The Aristocrats
“The Aristocrats” (Velocity / Thinkfilm)

Hmmm, would this movie even be struggling to find distribution if the faux Christian Red Staters hadn't won the election? - The Aristocrats:

One of the most unusual movies at this month's Sundance Film Festival seems like it should be a sure thing: It features some of Hollywood's most beloved comedians, from Robin Williams, Whoopi Goldberg and Phyllis Diller to Jon Stewart and Chris Rock. Its filmmakers include Penn Jillette, half of the magician-comedian team of Penn & Teller. It is already getting buzz, thanks to a short clip starring characters from “South Park” that's going around the Internet. Still, the movie has yet to find a distributor.
The problem? The film includes a joke that's so extremely off-color it is rarely told in public. Another problem: It's a documentary that consists of nothing but the telling, retelling and discussion of the same joke.

“The Aristocrats” is named after an anecdote that has existed since the days of vaudeville and involves extensive improvisation -- the raunchier the better. Comedians have passed the joke on over the years, mostly in private, with comic Gilbert Gottfried causing a stir in 2001 by telling it at a roast for Playboy founder Hugh Hefner. The documentary, which Mr. Jillette produced with stand-up comedian Paul Provenza over a four-year period, includes interviews and footage of some 100 comedians. It is, according to its makers, a deconstruction of the joke, as well as a meditation on stand-up comedy and censorship.

So, what's the joke? Not having ever attended a vaudeville show, nor even vacationed in the Catskills, I've never heard it. Here's the Southpark version....

A site called the Agitator writes

Turns out, “The Aristocrats” is a joke nearly as old as comedy itself. It's well known among those who make a living in comedy, and even presents itself in public from time to time -- Gilbert Gottfried apparently unleashed his own version of the joke at a Friars Club roast a while back, stunning the audience, but sending his fellow comedians on the dais into a fit of tear-soaked, howling-with-laughter hysteria, partly I guess because even at the bawdy Friars Club, no one had ever thought (or had the guts -- or gall) to go there before.

The joke always begins with a family walking into the office of a talent agency, and ends with the punchline “the Aristocrats!” The aim apparently is for the joke teller to fill in the middle by putting various members of the family into the most offensive sex acts and images the mind can conjure. Each joke-teller brands the joke with his own filth. The more tasteless, the better.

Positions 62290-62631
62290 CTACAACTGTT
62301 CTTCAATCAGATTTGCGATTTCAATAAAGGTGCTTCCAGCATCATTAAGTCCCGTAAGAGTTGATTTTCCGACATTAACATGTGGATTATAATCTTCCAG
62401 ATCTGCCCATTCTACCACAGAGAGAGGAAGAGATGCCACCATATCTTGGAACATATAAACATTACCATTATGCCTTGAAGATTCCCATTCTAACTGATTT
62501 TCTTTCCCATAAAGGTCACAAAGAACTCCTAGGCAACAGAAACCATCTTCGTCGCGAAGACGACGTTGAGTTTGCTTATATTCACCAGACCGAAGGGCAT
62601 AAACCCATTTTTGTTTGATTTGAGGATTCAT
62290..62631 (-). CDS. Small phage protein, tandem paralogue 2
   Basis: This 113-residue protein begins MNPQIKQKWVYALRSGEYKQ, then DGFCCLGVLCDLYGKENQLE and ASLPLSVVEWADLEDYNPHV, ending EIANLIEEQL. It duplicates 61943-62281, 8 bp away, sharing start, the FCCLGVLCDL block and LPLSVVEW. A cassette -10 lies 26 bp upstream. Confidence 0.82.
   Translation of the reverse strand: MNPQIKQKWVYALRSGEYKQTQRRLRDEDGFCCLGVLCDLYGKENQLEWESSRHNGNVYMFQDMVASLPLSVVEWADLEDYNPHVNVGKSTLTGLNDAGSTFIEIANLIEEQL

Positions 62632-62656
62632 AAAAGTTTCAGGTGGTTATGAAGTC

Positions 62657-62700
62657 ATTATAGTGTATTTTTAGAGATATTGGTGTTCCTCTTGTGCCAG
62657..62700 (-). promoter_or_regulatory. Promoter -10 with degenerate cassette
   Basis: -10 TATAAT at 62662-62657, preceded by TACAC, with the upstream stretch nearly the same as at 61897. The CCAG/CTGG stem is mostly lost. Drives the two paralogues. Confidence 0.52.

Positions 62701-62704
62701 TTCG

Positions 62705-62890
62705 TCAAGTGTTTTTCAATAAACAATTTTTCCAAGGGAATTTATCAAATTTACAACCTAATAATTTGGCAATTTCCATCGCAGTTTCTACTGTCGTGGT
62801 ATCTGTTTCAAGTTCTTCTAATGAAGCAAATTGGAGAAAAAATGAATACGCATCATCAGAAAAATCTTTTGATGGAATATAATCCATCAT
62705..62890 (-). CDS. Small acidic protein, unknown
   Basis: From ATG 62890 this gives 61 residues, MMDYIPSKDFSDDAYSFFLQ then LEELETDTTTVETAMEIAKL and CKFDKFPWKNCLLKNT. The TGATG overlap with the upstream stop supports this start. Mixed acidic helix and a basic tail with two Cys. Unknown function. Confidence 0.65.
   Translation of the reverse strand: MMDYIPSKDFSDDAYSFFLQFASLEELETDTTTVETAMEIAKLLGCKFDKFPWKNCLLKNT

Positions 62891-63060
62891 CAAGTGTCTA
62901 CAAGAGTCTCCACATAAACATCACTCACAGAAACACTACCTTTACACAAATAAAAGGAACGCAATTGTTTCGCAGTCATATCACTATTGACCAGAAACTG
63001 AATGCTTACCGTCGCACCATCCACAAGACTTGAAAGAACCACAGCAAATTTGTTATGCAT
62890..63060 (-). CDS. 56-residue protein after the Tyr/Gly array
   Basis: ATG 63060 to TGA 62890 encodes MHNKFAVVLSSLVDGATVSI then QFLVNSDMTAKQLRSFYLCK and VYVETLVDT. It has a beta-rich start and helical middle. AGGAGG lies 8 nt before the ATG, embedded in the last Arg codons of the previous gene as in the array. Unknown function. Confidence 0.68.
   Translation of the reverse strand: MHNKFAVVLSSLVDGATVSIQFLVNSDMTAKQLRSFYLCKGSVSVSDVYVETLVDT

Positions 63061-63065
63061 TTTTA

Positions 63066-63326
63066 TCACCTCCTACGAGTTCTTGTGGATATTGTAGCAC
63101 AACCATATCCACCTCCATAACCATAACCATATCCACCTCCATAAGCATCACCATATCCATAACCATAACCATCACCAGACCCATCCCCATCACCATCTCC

More from the WSJ

For now, the movie's contents are mostly under wraps. The joke's premise is clear, though: A family approaches a talent agent, hoping to pitch its performance act. They offer to demonstrate their routine, which turns out to be extremely sexually explicit -- and the comedians describe it in as foul-mouthed and taboo-breaking terms as possible. At the end of the joke, the stunned impresario asks the family for the act's name. Their nonchalant answer -- and the punchline of the joke -- is “The Aristocrats.”


Mr. Gilmore says he was impressed with “The Aristocrats” because it took audiences to a “comedian's world we haven't seen before.” It is not simply a gag film about a dirty joke, but a work with a “real sense of purpose” that “asks real questions about taboos and moral values,” he says. “It has no nudity, no sex, but it is one of the most shocking films people will see. It's not going to be everyone's cup of tea.”

Whether or not the film's Sundance exposure yields a distributor, the film's producers say they're pinning their hopes on the DVD market, where small or specialized films can sell millions of copies. That would be more than enough to allow the producers to recoup their investment: “The Aristocrats” had a five-digit cost, since the film was shot on a high-end home videocamera. The comedians -- others credited with appearances include Drew Carey, George Carlin and the editorial staff of satirical newspaper The Onion -- agreed to appear without payment. (One exception, Mr. Jillette says: The late Buddy Hackett insisted on being paid, and so the filmmakers never shot footage with him.)